• Over production of products
  • Defected or faulty products 

Post-production waste – this is produced after the actual production, such as:

  • Packaging a product was sold in
  • Packaging used to transport goods
  • Used goods
  • Out of date technology
  • Waste produced by the use of product

Waste Management Triangle









The waste hierarchy (above) is one tool that’s been used to examine ways of reducing post-production waste. Through prevention and minimisation, the hierarchy has been effective in reducing post-production waste, but has proved to be costly. For many companies this costly approach has stopped them from using the system, and ultimately reducing their waste.

Prevention is the most favoured option as not only can it save businesses money, but it also is the easiest option in the long run. Disposal is the least favourite option because it can look less organised for a business and isn’t as much of a sustainable option as preventing waste.

It’s clear that a new approach is needed. Companies need to be able to reduce waste, but in an economical way.

Try creating a ‘Circular Economy’

The term ‘Circular Economy’ means an industrial economy that is designed to be restorative – i.e. many of the aspects of manufacturing that are thought of as waste, actually become thought of as a useable by-product.

The Circular Economy looks at materials in two categories: biological and technical. Each of these materials move through the system differently – biological materials re-enter the biosphere safely, whilst technical materials circulate in the system indefinitely without entering the biosphere. Take a look at the infographic below for an overview of this process.

The Circular Economy Infographic

The Circular Economy system results in very little landfill. By re-using, refurbishing, and recycling materials as commonplace, the cost of materials is also reduced.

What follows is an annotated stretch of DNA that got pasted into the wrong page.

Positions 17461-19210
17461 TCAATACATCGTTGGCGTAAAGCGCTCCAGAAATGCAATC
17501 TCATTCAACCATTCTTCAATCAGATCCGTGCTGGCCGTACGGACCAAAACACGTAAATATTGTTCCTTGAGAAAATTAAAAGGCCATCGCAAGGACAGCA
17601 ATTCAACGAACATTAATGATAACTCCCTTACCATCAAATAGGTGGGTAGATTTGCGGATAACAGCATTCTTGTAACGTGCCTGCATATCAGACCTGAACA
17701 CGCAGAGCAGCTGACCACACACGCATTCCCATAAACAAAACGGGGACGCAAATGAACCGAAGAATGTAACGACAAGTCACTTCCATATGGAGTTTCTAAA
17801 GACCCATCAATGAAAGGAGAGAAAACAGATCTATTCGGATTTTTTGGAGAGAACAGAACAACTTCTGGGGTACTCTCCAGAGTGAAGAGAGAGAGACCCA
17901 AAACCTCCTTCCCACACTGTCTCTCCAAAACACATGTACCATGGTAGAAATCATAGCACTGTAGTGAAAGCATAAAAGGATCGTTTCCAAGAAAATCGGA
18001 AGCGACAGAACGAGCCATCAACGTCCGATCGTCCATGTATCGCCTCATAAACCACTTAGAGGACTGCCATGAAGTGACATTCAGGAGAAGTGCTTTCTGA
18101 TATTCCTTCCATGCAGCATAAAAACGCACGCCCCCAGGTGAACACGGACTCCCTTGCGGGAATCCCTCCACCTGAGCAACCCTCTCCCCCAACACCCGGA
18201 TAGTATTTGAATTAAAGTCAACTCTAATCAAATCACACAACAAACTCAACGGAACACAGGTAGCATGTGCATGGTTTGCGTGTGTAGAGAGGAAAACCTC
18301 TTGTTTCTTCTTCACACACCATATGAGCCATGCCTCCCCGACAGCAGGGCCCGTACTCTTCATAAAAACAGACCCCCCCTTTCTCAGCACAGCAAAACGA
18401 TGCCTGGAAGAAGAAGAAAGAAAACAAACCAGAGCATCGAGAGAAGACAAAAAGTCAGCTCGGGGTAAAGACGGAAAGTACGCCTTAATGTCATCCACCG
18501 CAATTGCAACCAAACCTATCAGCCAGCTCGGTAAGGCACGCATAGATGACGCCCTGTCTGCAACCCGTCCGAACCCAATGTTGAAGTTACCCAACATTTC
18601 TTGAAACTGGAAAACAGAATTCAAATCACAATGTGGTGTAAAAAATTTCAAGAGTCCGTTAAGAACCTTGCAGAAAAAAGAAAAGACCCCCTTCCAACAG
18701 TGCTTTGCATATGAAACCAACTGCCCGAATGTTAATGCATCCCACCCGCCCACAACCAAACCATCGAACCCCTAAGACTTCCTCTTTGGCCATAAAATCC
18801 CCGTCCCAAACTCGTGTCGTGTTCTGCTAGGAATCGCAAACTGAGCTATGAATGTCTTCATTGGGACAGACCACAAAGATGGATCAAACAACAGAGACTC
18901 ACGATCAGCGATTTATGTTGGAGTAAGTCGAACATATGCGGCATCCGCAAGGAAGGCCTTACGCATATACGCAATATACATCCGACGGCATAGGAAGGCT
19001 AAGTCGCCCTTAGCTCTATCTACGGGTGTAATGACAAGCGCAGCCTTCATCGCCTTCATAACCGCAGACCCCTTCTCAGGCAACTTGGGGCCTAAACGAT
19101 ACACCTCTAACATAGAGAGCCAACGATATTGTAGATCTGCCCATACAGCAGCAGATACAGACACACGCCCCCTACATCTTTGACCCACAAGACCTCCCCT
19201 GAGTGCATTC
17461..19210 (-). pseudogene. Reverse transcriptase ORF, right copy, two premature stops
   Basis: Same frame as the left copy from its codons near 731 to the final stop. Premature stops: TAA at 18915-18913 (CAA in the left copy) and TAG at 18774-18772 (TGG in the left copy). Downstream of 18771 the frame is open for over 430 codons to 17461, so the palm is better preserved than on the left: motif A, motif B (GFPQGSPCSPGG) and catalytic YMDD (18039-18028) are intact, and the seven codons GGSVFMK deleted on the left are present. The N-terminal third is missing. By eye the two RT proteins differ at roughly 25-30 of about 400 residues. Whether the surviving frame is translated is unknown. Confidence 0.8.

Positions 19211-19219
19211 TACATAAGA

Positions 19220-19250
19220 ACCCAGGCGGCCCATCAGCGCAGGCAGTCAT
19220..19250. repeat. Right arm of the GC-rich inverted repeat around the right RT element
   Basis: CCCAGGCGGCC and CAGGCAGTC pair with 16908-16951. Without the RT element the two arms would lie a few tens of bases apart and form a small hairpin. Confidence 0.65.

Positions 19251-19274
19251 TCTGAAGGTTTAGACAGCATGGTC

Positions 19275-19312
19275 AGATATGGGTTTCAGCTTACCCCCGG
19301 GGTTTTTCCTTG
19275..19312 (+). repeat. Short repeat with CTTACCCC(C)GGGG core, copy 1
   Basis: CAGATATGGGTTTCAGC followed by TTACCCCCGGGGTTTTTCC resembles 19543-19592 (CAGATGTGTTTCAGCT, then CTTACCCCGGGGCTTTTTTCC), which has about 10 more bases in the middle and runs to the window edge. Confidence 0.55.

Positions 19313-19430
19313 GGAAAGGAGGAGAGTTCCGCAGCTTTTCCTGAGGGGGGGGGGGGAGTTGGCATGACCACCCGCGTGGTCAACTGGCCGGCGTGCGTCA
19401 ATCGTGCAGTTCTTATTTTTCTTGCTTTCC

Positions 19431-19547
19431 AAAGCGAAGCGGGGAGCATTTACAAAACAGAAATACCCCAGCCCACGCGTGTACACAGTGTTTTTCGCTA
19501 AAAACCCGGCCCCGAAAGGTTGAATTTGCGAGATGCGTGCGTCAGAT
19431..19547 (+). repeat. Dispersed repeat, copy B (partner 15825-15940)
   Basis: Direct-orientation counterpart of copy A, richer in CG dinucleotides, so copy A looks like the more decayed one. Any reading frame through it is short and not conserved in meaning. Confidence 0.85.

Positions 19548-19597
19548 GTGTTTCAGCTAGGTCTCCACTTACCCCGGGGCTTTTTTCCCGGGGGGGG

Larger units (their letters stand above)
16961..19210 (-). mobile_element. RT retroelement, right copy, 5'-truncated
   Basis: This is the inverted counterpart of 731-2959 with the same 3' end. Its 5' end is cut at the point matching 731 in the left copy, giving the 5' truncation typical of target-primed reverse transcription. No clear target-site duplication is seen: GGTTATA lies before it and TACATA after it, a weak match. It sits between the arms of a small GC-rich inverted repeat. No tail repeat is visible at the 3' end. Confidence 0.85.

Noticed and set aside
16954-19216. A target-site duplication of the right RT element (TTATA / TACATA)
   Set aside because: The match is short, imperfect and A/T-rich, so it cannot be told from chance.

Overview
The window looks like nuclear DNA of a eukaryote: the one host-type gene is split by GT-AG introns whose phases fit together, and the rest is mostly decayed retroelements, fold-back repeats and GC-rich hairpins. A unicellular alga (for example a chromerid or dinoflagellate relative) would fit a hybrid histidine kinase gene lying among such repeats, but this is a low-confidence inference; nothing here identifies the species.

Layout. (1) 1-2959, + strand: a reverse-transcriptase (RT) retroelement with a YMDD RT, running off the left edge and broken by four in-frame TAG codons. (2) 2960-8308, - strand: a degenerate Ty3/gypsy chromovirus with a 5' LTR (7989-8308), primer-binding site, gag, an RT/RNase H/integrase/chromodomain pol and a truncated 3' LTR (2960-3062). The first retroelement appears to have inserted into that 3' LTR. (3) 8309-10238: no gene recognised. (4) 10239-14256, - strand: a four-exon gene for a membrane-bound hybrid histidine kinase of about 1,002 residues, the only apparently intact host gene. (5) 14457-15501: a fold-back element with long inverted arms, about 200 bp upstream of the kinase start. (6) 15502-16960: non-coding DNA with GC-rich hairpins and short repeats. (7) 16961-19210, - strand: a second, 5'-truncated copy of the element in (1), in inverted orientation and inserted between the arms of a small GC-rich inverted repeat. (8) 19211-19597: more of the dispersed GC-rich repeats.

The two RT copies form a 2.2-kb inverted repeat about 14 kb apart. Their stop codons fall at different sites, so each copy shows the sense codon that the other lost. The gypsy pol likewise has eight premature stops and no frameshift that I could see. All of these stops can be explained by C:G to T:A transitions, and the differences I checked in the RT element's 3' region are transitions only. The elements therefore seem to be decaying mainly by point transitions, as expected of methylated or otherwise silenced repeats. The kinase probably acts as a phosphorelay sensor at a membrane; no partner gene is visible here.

We talked to Joshua Balmer – MSc at the University of Central Lancashire’s Centre of Waste Management about the advantages of a Circular Economy, he said:

“Disposal should be a last resort in most cases, particularly if you’re manufacturing. It isn’t always possible to avoid waste, but it’s becoming more commonplace to reintroduce what was previously thought of as waste back into your production process. There are always direct cost savings and environmental benefits to be found here and we are likely to see more used products becoming available as new through refurbishment. An example would be ball bearings:  they largely lose very little of their overall effectiveness during a product’s lifetime, but are then lost to waste when the product is disposed of.”

 The benefits of waste management systems

 The United Nations’ Environmental Programme ‘Guidelines for National Waste Management Strategies Moving from Challenges to Opportunities’ describes the benefits of a waste management system as:

Waste is not something that should be discarded or disposed of with no regard for future use. It can be a valuable resource if addressed correctly, through policy and practice. With rational and consistent waste management practices there is an opportunity to reap a range of benefits. Those benefits include:

 1. Economic – Improving economic efficiency through the means of resource use, treatment and disposal and creating markets for recyclable products can lead to efficient practices in the production and consumption of products and materials resulting in valuable materials being recovered for reuse and the potential for new jobs and new business opportunities.

 2. Social – By reducing adverse impacts on health by proper waste management practices, the resulting consequences are more appealing settlements. Better social advantages can lead to new sources of employment and potentially lifting communities out of poverty especially in some of the developing poorer countries and cities.